Airbus Announces Plans to Build an Assembly Plant in Mobile, Alabama

The European aircraft maker that lost a $40 billion Air Force tanker contract to Boeing will now take on its rival in the United States.

Call this the latest chapter in the saga that will not end.

Airbus, the European aircraft maker that lost out in a
bitterly contested Air Force contract to build a new generation of refueling tankers, has announced
plans to build a $600 million assembly plant in Mobile, Alabama.
It’s a facility the company had always intended to build—if it
won the tanker contract. But when Airbus, the largest plane
builder in Europe, lost to rival Boeing—the largest plane
builder in the United States—last year,

the plan was in jeopardy. State and local officials, as well as
the Alabama congressional delegation, launched an all-hands
effort to persuade Airbus and its parent company, European
Aeronautic Defense and Space Company, to build in Mobile anyway.
They dubbed it Project Hope.

This week, Project Hope paid dividends. In a ceremony on Monday that looked more like a campaign rally than a corporate press
conference, Airbus president and CEO
Fabrice BrĂ©gier stood in front a red, white, and blue balloon arch amid video images of fluttering American flags and declared Mobile “an
American town that we are proud to call home.”

In fact, Airbus’s “home” is Toulouse, France, where
the company has its global headquarters. Details, details. Airbus has
plants and offices all around the world, and the important
thing is now it has an American foothold in its ongoing, epic struggle
to unseat Boeing as the dominant aircraft manufacturer in the
United States.

The decision is something of a gamble for Airbus. The tanker
contract is potentially worth $40 billion, which would have been
a strong inducement to build an expensive new assembly plant.
But BrĂ©gier acknowledged that coming to America isn’t just about
money.

“It was first and foremost a strategic move,” he said. “We needed to be visible in the United States.”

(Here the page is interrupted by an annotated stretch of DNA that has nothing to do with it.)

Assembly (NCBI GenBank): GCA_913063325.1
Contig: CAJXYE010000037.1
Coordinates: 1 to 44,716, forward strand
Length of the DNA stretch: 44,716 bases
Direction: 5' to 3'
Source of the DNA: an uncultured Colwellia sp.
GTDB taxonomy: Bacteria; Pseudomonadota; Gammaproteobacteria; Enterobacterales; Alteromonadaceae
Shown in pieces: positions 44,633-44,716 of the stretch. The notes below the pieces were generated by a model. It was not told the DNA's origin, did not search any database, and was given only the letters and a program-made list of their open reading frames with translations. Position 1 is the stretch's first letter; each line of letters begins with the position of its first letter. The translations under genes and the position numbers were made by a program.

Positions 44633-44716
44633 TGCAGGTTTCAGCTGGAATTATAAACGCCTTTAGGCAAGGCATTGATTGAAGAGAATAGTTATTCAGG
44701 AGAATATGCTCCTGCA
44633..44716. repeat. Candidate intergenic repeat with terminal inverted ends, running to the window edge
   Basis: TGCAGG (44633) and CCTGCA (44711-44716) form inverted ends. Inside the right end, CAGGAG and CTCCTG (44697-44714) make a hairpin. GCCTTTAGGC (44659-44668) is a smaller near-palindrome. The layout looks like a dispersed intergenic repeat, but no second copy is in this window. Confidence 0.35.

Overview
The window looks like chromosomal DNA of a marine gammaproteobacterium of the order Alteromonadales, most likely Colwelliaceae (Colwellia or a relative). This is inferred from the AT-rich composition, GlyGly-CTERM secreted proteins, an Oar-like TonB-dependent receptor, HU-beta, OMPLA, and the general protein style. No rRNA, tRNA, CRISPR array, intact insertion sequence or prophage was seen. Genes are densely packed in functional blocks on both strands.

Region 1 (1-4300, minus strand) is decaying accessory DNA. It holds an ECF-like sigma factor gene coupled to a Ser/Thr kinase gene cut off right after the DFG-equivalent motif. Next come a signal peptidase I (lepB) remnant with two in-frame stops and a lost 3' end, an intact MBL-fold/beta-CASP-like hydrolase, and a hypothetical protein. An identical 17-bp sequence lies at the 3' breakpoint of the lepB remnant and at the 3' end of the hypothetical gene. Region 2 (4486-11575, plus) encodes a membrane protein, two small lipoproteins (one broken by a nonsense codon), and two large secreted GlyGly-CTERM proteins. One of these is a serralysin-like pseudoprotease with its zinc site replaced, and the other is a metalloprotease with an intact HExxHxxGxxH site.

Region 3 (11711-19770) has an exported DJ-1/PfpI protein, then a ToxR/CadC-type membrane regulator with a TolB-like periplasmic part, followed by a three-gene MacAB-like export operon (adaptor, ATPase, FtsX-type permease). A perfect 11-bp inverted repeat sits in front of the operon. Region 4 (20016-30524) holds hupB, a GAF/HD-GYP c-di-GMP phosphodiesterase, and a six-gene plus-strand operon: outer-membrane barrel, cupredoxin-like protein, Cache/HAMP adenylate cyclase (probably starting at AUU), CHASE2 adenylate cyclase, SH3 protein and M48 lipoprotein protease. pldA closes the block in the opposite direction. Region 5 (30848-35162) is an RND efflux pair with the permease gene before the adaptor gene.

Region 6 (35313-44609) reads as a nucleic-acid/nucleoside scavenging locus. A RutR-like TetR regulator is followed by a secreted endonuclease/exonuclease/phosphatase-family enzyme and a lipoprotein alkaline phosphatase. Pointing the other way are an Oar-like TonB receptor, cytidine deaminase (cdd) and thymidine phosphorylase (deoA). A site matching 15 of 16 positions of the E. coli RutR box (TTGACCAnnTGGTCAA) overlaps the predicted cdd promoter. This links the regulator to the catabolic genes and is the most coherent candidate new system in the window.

The $158 million that the state and local governments
kicked in with tax breaks and incentives probably made the decision
easier. As did the fact that it’s basically impossible to form a
union in Alabama, which could help Airbus keep its labor
costs
down
.

That said, the fact that Airbus/EADS was a European
company was always a political strike against it in the tanker war. It
gave easy ammunition to members of Congress in Boeing’s
camp
. For Airbus/EADS, winning the contract was supposed to give the
company a de facto seal of approval from the United States
government that was arguably of greater long-term value than
even the multibillion-dollar contract itself.

State and local officials in Alabama have never had
any qualms about Airbus’s European pedigree. “Right after the
announcement
of the tanker competition, we immediately started talking to
EADS/Airbus about opportunities to build airplanes in Mobile,”
Mayor
Sam Jones told
The Washingtonian. He said the package of economic and financial incentives was actually put in place during the competition, and that it’s
essentially the same amount of money now that was on the table then.

Politics and corporate rivalry infused nearly every
aspect in the long tanker affair, which we chronicled in depth two years
ago. But in the
end, EADS and Airbus didn’t lose because of a
light footprint on US soil. The Air Force, which bought the
tankers, ensured that the competition would be a price shootout.